George Will said, “Purdue has the president the nation needs” in his column last week.
Purdue’s president is former Indiana Governor Mitch Daniels, who flirted with running for the Republican nomination in 2012 before opting out.
It’s worth revisiting Daniels 2012 consideration of a run to see that his policy focus would not have played this cycle, though his political style held key lessons Republicans failed to learn.
Daniels entire focus in 2012 was on the problem of the federal debt – “the new red menace” as he called it. Daniels was concerned that soaring debt threatened the financial future of the younger generations. He even caught a lot of flack for saying social issues should be tabled in order to focus on the country’s fiscal future.
Today the debt is at $19.3 trillion. But no one seems to care. Hillary Clinton doesn’t care about the debt. Trump talks about it, but clearly it’s nowhere near the center of his agenda or appeal.
The debt has more or less disappeared as a motivating issue in national politics – at least temporarily in an era of ridiculously low (or even negative) interest rates.
Fundamentally, the Daniels policy agenda, whatever its merits, would have been dead on arrival in 2016.
Daniels got two things very right politically, however. Things Republicans paid a high price for missing.
The first is the downgrading of traditional family-values social issues. Trump has said that he’s pro-life, etc. But nobody is fooled. Trump is a big city social liberal.
In fact, Trump arguably has a better record on supporting gay rights than Hillary Clinton. For example, someone recently dug up a 2000 Donald Trump interview in the Advocate where he said:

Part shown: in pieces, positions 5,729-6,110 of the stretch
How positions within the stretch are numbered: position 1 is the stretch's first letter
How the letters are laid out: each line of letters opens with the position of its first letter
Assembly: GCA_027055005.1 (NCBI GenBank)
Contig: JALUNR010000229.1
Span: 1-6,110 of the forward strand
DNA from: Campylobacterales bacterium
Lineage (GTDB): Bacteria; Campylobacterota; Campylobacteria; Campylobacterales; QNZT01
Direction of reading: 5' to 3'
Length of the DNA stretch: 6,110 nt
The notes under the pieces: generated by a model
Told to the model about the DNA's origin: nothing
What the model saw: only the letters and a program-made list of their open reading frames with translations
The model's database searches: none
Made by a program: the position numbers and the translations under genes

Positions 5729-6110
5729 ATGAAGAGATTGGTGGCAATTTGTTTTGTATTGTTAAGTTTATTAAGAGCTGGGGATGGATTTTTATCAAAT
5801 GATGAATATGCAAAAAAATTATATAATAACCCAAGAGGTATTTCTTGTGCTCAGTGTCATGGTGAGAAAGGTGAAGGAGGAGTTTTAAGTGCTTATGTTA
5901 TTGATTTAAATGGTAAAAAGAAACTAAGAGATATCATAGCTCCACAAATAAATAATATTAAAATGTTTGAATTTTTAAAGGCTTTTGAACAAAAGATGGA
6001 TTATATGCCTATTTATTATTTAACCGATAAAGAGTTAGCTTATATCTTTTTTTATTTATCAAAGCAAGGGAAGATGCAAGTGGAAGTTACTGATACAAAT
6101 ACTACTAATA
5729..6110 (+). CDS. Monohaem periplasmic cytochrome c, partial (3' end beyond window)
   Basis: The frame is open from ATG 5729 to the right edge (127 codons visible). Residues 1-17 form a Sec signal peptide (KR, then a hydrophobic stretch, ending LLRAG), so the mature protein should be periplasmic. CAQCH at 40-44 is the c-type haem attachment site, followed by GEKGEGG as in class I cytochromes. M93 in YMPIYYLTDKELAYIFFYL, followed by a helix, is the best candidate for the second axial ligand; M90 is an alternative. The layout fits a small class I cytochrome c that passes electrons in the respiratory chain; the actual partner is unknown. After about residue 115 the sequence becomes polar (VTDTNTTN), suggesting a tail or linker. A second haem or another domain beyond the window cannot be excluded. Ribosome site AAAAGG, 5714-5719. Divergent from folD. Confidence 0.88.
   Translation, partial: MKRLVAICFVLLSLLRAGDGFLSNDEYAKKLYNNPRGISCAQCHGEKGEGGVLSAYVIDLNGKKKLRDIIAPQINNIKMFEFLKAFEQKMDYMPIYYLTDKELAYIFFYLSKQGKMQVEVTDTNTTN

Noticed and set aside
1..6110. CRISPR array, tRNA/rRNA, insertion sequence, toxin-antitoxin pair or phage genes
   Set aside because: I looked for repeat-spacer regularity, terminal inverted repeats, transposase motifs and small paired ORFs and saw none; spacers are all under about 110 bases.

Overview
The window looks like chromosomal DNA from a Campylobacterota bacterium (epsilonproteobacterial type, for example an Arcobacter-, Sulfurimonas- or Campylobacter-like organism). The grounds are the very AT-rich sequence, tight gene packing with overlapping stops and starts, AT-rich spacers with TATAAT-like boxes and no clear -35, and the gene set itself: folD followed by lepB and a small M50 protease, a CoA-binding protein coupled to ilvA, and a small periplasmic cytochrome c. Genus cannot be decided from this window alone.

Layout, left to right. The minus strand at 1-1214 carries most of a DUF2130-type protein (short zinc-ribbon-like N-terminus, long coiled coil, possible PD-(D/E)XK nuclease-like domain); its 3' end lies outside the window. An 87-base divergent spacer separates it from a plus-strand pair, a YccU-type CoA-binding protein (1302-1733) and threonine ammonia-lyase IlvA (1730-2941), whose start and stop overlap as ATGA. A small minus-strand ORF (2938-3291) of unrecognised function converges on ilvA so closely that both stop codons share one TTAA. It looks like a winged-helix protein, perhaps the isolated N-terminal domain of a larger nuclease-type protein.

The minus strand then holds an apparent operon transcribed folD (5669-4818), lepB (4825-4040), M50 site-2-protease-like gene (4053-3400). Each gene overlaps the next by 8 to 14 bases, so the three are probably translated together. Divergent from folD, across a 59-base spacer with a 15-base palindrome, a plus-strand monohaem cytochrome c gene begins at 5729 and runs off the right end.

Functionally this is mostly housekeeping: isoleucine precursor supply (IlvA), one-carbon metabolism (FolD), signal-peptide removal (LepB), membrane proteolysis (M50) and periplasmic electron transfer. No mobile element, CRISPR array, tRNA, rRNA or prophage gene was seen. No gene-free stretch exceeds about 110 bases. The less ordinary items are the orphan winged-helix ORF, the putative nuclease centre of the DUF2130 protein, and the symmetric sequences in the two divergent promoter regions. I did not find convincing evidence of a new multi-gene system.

I like the idea of amending the 1964 Civil Rights Act to include a ban of discrimination based on sexual orientation. It would be simple. It would be straightforward. We don’t need to rewrite the laws currently on the books, although I do think we need to address hate-crimes legislation. But amending the Civil Rights Act would grant the same protection to gay people that we give to other Americans — it’s only fair.
Could anybody have imagined Republicans nominating someone who said this back in 2012?
While Daniels may have been early in terms of Republican politics, he saw that social issues were losing their potency and were ready to be downgraded.
The second item is not related to his 2012 flirtations directly. But it spoke to his appeal as governor that likely would have carried through to any presidential run. Daniels always made sure to maintain his relatability to the working class.
Mitch Daniels is a multi-millionaire who built himself a very nice home in Carmel, Indiana. But he never retreated into an upper middle class/wealthy bubble.
While running for governor, he made a point to visit every single county in the state three times, riding around in an RV. Instead of staying in hotels, he made a practice of sleeping in the homes of average Hoosier families. He made a point of eating pork tenderloin sandwiches (Indiana’s signature food) wherever he went. As governor traveling the state, he frequently rode around on his Harley Davidson. He was of course a noted fiscal conservative, who publicized stories of his frugal ways with state government they way that Bill Clinton (another politician who never lost his touch with the common man) used to make sure people saw him eating McDonald’s.
The end result was that Daniels gained grudging respect from many Democrats, and was very popular with both upper middle class Republicans and the rank and file working class.
Donald Trump used both of these vectors, the dumping of traditional social values issues and a strong connection to the working class, to great effect. George Will may love Mitch Daniels, but he himself clearly failed to appreciate those key lessons that Daniels had to teach.